Date of Award:
Master of Science (MS)
Plants, Soils, and Climate
David W. James
Malambito Experiment Station, in the Atlántico III project area, Department of Atlántico, Colombia, had almost no quantitative edaphological data on which to base agricultural research. Unexplainably low general yields as well as problem areas of deficient plant growth only confounded the results of field plot experiments. Intensive soil sampling and subsequent measurements of pH, ECe of the saturation extract, and the four major cations disproved the previous suggestions that the crop growth problems were related to saline, sodic, or degraded soil conditions. The Ca/Mg+K+Na ratio, although significant when correlated with plant height, was sufficient explanation for only a small portion of Malambito problem. The heavy soil texture (50 percent clay) was also shown to be of minor importance in the overall problem. Although no difinitive answer was given to explain the variations in plant growth, a basis for further research was provided, including estimates of soluble plus exchangeable cations and their field variability, pH, organic carbon, ECe and CEC. Future studies in the areas of micronutrient deficiencies and toxicities and possible resistant crops were advocated.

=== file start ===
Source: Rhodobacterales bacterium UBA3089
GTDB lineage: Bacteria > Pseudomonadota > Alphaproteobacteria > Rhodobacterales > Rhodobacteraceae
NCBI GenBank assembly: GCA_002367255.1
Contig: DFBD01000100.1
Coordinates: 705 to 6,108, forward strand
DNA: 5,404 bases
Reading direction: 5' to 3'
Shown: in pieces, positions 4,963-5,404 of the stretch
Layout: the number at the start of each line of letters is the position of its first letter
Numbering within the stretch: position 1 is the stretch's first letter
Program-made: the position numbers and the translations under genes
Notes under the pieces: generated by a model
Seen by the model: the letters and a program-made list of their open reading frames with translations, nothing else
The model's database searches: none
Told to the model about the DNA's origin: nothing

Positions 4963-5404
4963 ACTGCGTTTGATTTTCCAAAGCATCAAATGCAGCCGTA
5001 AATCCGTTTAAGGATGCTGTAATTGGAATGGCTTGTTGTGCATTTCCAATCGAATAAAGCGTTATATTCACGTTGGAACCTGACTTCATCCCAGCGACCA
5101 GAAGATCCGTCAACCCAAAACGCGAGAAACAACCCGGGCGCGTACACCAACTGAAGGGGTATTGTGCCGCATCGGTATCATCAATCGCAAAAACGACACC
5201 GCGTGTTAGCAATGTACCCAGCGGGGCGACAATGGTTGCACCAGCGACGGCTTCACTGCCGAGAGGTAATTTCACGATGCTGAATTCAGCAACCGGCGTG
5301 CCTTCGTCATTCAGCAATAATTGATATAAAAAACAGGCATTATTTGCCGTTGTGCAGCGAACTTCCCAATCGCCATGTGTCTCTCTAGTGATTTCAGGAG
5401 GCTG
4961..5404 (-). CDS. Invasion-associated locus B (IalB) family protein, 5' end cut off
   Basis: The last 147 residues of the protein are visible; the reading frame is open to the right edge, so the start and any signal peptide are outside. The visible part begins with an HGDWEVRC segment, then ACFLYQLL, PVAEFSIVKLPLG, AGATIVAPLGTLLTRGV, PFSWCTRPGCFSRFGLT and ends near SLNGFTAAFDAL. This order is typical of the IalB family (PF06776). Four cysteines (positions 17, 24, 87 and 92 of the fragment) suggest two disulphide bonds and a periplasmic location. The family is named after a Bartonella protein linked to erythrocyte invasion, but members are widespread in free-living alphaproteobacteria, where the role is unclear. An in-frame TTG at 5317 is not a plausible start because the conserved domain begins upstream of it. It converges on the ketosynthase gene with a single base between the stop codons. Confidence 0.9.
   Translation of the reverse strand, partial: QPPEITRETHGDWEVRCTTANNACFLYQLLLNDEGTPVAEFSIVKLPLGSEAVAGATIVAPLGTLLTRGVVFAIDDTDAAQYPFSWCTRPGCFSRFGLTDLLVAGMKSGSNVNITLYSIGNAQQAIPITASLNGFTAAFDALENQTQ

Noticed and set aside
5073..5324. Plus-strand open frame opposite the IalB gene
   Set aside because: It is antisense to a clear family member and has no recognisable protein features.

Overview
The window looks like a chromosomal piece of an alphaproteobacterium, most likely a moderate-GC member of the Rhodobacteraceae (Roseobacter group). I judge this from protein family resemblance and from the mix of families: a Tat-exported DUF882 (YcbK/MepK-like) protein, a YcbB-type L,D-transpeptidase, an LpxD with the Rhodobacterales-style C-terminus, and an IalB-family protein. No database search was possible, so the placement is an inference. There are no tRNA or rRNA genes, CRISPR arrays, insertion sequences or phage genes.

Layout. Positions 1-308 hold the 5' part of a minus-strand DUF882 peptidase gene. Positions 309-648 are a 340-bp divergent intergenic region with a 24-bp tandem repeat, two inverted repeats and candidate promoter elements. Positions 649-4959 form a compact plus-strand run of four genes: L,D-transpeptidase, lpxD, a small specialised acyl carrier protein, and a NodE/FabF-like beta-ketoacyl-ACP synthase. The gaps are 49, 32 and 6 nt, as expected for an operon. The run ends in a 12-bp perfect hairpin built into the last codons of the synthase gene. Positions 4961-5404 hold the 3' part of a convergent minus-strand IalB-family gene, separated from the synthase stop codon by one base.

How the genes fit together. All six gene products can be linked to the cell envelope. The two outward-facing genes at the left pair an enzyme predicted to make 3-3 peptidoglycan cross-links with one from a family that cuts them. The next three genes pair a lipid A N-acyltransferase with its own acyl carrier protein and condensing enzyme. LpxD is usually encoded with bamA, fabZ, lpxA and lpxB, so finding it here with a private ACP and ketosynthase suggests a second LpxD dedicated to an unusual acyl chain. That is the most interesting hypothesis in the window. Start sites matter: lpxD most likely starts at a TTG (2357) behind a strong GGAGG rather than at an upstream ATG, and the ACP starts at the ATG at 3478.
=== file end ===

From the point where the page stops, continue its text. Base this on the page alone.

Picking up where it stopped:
Recent research based on the results of this thesis has now implicated heavy metal toxicity as a probably cause for the growth deficiencies and low yields at Malambito.
Rubink, William L., "An Intensive Edaphological Characterization of The Soils of Malambito Experimental Station And Its Implications in Future Agricultural Research" (1973). All Graduate Theses and Dissertations. 3675.
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